Does the proportion of marks for wet laboratories affect overall performance? Results from a biochemistry course


  • Sheila A. Doggrell Doggrell Biomedical Communications


proportioning marks, wet laboratories, student performance, biochemistry course



Students have higher marks in programs/courses with higher, rather than lower, proportions of marks allocated to coursework.  Coursework can take many forms, and the aim of the present study was to determine whether this generalisation applied when the coursework was wet laboratories.


(i) The marks for the laboratories and exams were compared, (ii) any association between these marks was determined by regression line analysis, and (iii) modelling was undertaken to determine the effects of changing the allocation of marks on passing/failing rates.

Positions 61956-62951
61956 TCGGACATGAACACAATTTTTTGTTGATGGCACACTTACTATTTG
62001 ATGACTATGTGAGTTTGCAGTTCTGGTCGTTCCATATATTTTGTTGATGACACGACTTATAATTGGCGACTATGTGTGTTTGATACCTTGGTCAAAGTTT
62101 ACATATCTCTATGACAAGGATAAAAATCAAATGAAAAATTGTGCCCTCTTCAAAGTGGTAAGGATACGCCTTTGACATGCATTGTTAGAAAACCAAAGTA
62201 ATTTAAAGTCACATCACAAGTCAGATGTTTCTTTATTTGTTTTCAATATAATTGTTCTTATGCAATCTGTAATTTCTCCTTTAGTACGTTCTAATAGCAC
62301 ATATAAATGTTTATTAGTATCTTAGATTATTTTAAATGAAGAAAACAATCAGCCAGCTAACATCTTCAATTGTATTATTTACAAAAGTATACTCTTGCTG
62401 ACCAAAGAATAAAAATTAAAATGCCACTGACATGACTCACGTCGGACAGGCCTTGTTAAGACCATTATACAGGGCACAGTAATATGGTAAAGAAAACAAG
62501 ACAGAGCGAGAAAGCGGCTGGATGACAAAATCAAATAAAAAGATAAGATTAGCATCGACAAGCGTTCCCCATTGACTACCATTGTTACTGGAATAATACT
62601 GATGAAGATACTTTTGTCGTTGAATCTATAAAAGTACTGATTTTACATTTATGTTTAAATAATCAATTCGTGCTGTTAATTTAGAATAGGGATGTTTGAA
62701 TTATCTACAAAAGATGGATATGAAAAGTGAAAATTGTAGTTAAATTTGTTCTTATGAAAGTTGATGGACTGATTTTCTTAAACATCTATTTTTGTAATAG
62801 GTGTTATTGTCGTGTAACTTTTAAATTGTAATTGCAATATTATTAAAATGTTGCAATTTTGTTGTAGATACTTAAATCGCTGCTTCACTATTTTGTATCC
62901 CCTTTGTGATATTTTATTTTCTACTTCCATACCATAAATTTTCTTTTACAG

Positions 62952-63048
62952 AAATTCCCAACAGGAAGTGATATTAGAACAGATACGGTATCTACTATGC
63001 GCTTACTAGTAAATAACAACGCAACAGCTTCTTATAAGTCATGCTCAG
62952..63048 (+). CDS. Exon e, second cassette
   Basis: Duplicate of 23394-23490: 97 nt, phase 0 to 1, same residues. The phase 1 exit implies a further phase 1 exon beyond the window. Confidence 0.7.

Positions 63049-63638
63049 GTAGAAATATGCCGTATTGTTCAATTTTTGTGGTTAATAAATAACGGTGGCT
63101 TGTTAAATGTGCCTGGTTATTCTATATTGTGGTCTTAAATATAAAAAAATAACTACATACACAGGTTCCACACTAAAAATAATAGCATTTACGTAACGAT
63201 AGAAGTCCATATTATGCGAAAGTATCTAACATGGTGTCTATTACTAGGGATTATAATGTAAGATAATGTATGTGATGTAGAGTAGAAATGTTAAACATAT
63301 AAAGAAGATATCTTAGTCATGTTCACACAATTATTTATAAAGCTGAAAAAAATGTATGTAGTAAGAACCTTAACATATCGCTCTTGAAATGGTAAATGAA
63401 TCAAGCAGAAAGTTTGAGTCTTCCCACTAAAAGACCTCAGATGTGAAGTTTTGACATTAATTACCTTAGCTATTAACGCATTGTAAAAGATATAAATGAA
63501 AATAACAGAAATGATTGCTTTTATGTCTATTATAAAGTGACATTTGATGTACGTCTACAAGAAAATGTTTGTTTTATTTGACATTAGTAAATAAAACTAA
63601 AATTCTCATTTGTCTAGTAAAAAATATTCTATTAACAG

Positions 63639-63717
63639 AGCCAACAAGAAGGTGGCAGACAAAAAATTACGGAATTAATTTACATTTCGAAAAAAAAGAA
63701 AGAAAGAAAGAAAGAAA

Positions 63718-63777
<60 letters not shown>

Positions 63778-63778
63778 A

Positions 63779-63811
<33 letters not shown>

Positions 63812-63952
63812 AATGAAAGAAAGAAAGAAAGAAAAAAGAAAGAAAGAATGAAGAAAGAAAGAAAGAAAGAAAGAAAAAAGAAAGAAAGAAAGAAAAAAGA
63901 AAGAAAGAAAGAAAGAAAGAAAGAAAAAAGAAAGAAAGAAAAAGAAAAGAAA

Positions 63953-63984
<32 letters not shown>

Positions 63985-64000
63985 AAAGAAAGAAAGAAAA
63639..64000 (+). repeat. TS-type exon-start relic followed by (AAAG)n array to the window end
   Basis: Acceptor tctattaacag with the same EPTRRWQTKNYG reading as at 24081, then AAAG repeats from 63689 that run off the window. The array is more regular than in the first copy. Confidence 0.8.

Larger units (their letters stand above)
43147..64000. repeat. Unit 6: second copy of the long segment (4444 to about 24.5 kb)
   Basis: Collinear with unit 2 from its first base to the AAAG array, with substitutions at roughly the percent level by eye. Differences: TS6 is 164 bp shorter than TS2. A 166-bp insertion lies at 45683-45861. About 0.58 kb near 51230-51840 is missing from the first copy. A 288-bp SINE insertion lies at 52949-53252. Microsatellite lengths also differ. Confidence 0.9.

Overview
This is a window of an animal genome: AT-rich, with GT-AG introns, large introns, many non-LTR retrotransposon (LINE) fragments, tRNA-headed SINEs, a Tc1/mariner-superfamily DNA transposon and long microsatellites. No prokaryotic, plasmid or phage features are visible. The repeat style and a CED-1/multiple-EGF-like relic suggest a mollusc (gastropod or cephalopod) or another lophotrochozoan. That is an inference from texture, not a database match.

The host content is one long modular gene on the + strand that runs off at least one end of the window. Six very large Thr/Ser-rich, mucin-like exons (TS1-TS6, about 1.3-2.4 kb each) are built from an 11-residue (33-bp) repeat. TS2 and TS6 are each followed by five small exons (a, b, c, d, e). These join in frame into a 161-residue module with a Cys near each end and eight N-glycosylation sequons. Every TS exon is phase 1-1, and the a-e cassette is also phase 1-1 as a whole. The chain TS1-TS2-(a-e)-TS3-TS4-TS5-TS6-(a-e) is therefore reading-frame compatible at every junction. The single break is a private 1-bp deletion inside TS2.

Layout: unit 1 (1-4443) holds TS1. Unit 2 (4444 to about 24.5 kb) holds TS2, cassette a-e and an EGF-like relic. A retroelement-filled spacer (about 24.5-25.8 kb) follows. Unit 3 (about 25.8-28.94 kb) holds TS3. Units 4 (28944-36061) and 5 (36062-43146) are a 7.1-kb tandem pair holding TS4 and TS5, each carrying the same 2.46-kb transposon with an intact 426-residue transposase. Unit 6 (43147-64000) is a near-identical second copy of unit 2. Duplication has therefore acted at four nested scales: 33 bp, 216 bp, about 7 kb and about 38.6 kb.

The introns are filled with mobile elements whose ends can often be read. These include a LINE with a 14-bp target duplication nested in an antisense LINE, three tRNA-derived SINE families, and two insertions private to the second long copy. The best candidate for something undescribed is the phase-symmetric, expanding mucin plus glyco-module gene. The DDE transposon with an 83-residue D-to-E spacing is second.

Students who completed the course had higher marks in the laboratories than the exams. Regression line analysis of the marks in the laboratories versus exam showed (a) a poor line fit and (b) the correlation coefficient was moderate.  A high percentage of students passed the course (90%).  Modelling showed that increasing the marks for the exam decreased the number of students passing the course to as few as 51%. 


The allocation of marks to wet laboratories/exams can have a major effect on the percentage of students who pass courses.  The question as to whether students who pass wet laboratories but fail exams should pass courses/programs needs to be given further consideration.